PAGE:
November 11, 2011

Saturday after the Twentieth Sunday after Trinity


Morning - Ps. 149, 2 Kings 5:20, 1 Tim. 6:12
Evening - Ps. 19, 46, Eccles. 5:1-7, Mt. 21:33

1Timothy 6:12-21

Paul has reminded and encouraged Timothy to flee the things of unGodliness and follow after the things of God (6:11). These words convey a picture of running away from unGodliness, and running after Godliness. It is important to note that the things to be run from, and the things to be pursued are not just actions, they are character traits. Thus, Timothy, and we through him, is reminded that a major part of the Christian life is the reformation of personal character. It is being changed in who and what we are. To pursue the things of Godliness means to cultivate them and to work at making them a part of us. This is not easy. Paul compares it to a fight, a battle (6:12, see also 1 Tim. 1:8). And the enemy is within us. The enemy is our own desire to please ourselves at the expense of others and to the neglect of God. John Chrysostom, in his Homilies on Timothy, XVIII, calls our desires, "passions," and says power and wealth in this world, even to the extent of ruling over nations, is nothing if we do not have rule over our own passions.
"For of what advantage, tell me, is it to reign over nations of our fellow-men, and to be the slaves of our own passions? Or what are we the worse for having no one under our rule if we are superior to the tyranny of the passions? That indeed is Freedom, that is Rule, that is Royalty and Sovereignty. The contrary is slavery, though a man be invested with countless diadems. For when a multitude of masters sway him from within, the love of money, the love of pleasure, and anger and other passions, what avails his diadem? The tyranny of those passions is more severe, when not even his crown has power to deliver him from their subjection."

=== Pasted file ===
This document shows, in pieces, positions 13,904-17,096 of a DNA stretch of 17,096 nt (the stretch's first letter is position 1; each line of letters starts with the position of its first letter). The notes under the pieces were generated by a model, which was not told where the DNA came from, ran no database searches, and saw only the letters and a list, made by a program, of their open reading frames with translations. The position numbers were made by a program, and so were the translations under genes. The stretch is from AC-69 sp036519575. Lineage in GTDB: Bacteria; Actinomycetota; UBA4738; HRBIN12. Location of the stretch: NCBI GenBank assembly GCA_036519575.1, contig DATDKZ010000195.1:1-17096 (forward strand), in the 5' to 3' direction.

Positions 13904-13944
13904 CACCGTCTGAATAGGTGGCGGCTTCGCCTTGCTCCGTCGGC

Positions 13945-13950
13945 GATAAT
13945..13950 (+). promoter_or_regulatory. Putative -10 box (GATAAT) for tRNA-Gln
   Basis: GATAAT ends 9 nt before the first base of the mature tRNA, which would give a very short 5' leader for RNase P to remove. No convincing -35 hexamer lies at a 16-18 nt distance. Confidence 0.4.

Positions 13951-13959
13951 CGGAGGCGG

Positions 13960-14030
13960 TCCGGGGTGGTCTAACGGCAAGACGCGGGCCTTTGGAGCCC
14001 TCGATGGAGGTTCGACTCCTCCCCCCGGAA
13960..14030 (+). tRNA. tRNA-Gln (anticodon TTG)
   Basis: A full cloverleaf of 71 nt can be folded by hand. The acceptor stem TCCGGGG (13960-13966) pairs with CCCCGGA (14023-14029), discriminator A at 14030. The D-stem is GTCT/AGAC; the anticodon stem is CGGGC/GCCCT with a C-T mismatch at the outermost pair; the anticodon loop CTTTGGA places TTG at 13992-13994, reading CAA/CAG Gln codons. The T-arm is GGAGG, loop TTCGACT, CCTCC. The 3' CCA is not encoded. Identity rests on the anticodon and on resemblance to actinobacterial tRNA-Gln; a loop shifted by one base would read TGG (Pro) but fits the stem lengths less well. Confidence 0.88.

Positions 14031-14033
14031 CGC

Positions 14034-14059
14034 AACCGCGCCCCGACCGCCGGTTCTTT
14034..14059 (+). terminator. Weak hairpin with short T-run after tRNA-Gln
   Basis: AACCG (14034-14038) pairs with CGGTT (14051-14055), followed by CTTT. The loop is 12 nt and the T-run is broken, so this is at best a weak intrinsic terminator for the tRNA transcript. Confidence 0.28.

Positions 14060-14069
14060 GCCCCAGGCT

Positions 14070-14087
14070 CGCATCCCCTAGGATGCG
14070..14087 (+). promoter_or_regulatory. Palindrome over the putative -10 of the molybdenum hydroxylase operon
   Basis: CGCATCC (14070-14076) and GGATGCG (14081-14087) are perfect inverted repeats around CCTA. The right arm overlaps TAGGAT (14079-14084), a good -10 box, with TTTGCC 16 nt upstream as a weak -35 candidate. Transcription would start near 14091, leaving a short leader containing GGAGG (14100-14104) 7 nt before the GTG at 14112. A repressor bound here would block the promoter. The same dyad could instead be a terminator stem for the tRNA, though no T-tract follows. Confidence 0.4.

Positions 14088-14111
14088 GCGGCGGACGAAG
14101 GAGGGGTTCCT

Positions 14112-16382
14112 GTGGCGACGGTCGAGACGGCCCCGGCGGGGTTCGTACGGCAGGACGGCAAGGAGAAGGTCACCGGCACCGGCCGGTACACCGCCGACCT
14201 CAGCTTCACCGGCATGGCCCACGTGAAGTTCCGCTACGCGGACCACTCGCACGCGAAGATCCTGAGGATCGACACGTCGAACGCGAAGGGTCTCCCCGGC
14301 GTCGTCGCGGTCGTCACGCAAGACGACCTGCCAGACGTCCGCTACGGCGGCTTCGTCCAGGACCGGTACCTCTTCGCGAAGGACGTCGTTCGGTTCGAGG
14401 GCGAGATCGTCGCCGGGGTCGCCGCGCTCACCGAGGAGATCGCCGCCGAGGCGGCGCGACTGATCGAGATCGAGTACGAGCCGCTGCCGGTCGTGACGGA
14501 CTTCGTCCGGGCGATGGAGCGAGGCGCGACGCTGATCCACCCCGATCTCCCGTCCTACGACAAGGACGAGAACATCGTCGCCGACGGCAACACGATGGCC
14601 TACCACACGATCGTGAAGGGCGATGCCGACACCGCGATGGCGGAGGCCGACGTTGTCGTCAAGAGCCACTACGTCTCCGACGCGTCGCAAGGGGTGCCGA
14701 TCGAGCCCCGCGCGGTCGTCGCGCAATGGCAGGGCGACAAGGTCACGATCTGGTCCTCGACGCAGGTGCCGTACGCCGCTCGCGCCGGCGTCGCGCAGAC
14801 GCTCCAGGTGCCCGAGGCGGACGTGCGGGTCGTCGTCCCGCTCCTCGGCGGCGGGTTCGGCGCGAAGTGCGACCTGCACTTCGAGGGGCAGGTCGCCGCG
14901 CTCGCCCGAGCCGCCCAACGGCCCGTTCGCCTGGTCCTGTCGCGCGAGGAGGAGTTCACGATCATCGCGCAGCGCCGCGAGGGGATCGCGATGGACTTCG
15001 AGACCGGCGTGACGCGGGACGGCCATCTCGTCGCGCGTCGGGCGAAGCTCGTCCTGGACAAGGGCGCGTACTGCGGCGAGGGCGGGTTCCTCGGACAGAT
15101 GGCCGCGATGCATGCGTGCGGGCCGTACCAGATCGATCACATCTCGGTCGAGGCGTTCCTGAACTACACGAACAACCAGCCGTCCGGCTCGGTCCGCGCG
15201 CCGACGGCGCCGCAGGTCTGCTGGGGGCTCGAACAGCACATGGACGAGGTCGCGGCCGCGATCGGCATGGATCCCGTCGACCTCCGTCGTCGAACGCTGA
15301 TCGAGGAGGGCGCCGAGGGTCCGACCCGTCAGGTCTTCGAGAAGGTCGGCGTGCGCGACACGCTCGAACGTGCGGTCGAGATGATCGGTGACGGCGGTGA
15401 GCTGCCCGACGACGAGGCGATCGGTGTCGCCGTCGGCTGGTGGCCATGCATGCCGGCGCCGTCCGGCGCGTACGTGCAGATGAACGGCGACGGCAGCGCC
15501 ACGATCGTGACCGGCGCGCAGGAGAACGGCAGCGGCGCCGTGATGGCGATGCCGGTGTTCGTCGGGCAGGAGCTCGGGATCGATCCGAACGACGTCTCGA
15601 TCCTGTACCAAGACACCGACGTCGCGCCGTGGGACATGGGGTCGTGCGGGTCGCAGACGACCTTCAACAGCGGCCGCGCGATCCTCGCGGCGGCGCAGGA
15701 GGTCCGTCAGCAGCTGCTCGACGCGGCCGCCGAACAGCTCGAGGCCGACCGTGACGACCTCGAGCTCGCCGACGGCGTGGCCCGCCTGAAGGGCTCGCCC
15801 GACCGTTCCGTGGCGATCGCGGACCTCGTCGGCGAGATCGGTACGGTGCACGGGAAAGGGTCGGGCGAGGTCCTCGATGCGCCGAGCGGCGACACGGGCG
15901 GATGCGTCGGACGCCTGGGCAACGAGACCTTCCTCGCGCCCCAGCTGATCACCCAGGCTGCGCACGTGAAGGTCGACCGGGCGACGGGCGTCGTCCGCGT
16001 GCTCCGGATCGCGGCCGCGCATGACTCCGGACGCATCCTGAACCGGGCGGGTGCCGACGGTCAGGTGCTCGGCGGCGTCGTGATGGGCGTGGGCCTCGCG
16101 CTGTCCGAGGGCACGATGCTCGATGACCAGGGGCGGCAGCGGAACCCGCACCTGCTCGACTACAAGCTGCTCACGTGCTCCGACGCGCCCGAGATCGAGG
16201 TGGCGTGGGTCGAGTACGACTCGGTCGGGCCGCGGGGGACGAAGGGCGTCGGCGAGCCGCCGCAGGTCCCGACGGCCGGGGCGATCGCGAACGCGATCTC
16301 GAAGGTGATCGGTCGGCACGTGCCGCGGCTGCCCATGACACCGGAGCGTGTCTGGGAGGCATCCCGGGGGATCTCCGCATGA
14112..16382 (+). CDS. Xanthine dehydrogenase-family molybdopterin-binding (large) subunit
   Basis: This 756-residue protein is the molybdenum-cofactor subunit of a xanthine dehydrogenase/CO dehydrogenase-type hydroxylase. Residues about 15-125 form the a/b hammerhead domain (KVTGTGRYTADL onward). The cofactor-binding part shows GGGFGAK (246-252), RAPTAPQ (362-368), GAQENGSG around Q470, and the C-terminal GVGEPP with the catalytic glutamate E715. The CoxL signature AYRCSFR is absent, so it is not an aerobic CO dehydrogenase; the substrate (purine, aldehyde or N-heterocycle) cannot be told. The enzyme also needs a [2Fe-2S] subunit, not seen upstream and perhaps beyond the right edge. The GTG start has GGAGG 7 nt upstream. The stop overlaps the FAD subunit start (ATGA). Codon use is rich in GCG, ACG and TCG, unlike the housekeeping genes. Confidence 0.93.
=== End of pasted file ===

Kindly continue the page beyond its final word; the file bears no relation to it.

The good fight also includes contending for the faith, standing firm for Christ against the darkness. The entire Christian life is a battle against the forces of evil, both outside of and within our own hearts. Thus, Paul urges Timothy to "lay hold on eternal life" (6:12). He is to hold fast to Christ and the salvation given to him by the sacrifice of the Lord. This is not a once for all thing, it is a lifelong process and it is part of fighting the good fight. Timothy has professed Christ. He has made the decision to trust Christ as Lord and Saviour. Now he must continue to lay hold of Christ throughout his life, for it is those who persevere to the end who are truly saved. Paul refers here to what he calls walking in newness of life (Rom. 6:4), and what John calls walking in the light (1 Jn. 1:7). Each of these verses refers to a continuous action. Walk and continue to walk. Keep on laying hold of the eternal life you laid hold of in your profession of Christ.
Christ Himself is the ground of our faith, and the hope of His appearing, both in His word and Spirit, and in His Second Coming, is what keeps us laying hold of Him. It is also the ground of Timothy's charge, and his reason for continuously keeping it. Verses 14-16 show the glory of Christ.
Paul gives a final exhortation about the rich ((6:17-19), and ends with a heartfelt plea that Timothy will "keep that which is committed to thy trust." What has been committed to his trust? The Gospel and the ministry of reconciliation, the care of souls and churches, the shepherding of the shepherds, the responsibility to pass on the faith pure and undiluted, and to continue to fight the good fight. It is everything Paul has placed into Timothy's care in this epistle.